Pen and Ink Drawings

Aside from pencil, pen and ink drawings are probably the most portable, convenient, and low-cost form of artmaking. All you need is a pen and a piece of paper, and you're ready to make art!

Nearly everyone has doodled with a pen in the margins of their paper. Drawing with pens can be as fun and easy as that!

There are many types of pens available for drawing, such as:

Drawing Pens
  • fountain pens

  • graphic pens

  • drafting pens

  • reed pens

  • and even ball point pens.

Any of these types of pens can be used to create fine art!


Each type of pen will result in a different quality of line. The kind of pen you prefer will depend on the type of line you would like to create, bearing in mind such qualities as thickness or thinness of the line, and fluidity versus control. The kind of pen you choose will also depend upon the type of art you want to create, in terms of style and subject.

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My four favorite pens are currently the Prismacolor Premier Illustration Markers, Sakura Pigma Micron Pens, Staedtler Pigment Liner Pens, and Spectrum Noir Artliner Pens. These are the pens that I use to create my ink drawings. They come in a variety of nib thicknesses. I especially love the super tiny nibs (.005), because they allow for lots of detail. However, it is really handy having the thicker ones for filling in lots of space! Therefore, I would recommend having a range of nib sizes.

If you are using only one color ink on paper, you'll basically be working in two colors: the color of your ink, and the color of your paper. Each will play off the other. In pen and ink drawings, the blank space is just as important as the markings you make with the pen. Therefore, you need to pay as much attention to what's going on in the background as you are to what you're doing with the pen. If you are more accustomed to working in color, this will require a different way of thinking and creating art than you might be used to.


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There are many different types of art paper that you can use for your pen and ink drawings. In addition to the many varieties of drawing paper on the market, you can also use papers that are designed for painting as well as drawing. For instance, watercolor paper is great for pen and ink drawings, especially if you plan to do watercolor washes under or over the ink drawing. Printmaking papers, illustration board and bristol board also work well.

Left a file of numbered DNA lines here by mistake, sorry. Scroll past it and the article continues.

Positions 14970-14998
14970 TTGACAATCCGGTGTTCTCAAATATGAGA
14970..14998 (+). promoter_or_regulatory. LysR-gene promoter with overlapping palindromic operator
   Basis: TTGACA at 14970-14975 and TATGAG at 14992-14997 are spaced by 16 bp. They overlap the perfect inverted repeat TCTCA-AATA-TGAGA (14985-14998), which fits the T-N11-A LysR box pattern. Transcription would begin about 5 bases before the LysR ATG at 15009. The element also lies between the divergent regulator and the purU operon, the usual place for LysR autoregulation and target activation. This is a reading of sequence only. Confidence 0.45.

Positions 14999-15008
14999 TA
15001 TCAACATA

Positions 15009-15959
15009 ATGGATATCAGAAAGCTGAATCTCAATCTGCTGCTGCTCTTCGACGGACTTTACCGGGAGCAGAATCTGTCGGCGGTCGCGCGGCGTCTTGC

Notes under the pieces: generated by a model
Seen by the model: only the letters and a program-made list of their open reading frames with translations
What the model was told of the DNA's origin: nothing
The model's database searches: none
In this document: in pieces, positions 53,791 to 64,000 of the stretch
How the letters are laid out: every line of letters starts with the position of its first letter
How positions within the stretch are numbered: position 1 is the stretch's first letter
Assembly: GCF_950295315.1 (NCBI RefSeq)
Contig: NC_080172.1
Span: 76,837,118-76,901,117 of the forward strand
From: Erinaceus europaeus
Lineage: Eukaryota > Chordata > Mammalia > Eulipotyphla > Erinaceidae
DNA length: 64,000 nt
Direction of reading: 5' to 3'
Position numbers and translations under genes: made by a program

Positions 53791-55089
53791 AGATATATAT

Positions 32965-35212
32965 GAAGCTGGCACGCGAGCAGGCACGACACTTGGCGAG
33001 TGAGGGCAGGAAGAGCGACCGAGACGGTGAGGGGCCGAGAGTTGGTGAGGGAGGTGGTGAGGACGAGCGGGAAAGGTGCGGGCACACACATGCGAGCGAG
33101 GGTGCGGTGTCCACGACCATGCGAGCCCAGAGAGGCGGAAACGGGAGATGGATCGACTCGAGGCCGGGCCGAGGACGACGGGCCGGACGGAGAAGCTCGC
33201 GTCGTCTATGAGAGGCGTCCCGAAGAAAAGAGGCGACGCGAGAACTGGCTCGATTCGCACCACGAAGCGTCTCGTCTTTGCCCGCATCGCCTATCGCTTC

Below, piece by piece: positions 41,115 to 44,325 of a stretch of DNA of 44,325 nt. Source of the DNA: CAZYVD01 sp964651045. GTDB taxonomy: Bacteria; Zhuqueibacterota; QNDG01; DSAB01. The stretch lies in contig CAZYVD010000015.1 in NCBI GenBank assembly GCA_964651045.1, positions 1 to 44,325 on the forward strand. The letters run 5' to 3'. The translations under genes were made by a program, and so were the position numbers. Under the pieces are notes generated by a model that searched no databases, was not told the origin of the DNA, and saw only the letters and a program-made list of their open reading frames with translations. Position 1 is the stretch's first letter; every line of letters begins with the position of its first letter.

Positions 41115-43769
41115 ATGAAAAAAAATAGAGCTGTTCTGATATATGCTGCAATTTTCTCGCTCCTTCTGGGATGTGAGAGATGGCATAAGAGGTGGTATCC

Some interesting papers you may want to experiment with are: Yupo, vellum, colored paper, metallic paper, papyrus, Nepalese Lokta papers, Japanese paper and/or handmade paper.

Feel free to think outside the box. If you're not concerned about longevity, you can create art on a variety of unconventional surfaces, such as the inside of a cereal box, cash register receipts, vintage book pages or postcards, etc. Traditionally, these types of surfaces were not recommended for making "fine art" - one reason being the high acidity levels of these papers, which means the paper would yellow and deteriorate over time. These days, anything goes in contemporary art, so these issues are less of a concern. However, if you do want to take the extra step to ensure longevity, there are archival sprays on the market that can neutralize the acidity in such papers.

other materials

So you've got your paper and pen. What else might come in handy for your ink drawings? There are a few other materials that you might consider keeping on hand whilst working on your pen and ink drawing:

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  • pencil - Ink is a very unforgiving medium. Once you make a mistake, the best you can do is try to cover it up by integrating the mistake into the drawing. Worst case scenario, you'll need to start over. That's why a pencil is handy for lightly sketching in your initial drawing.
  • kneaded rubber - If you've sketched in your drawing with pencil first, you'll need to erase it after you've applied the ink. I would recommend using a kneaded rubber, because you can mold it to the shape you need and it won't leave any 'flakes' like some erasers do.
  • ruler - If you want to make straight lines, rulers are essential.
  • templates - If you want to make perfect circles, ovals, or other shapes, you don't need to torture yourself by trying to draw them perfectly freehand. Use a template!
  • archival sealant spray - After you're drawing is finished, it's a good idea to give it a coating of archival spray. This will seal in the inks, ensuring that they are waterproof. A good spray will help to protect your drawing.

Read More

There are many different drawing papers available for creating pen and ink artwork. Learn about several different kinds of art paper that you can use to make your pen and ink drawings!

Learn about the best drawing pens for fine artists. Find out why you should use archival pens if you want your pen and ink art to last a long time!

Check out these Frequently Asked Questions (and answers!) from readers interested in pen and ink artwork.

How to create value in pen and ink drawings

Most people are somewhat familiar with the process of shading with a pencil, but not everyone knows how to do it with a pen. Learn the basic techniques for creating value in pen and ink drawings.

Check out the detailed pen & ink drawings of Eli Helman. In this exclusive interview, he discusses the process and inspiration behind his elaborate pen and ink art.

View the realistic pen and ink artwork of Sue Pownall, created on site as she travels the world!

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Frequently Asked Questions

Got a question about working in pen and ink? This handy FAQ about pen and ink techniques contains questions and answers from pen and ink artists like you.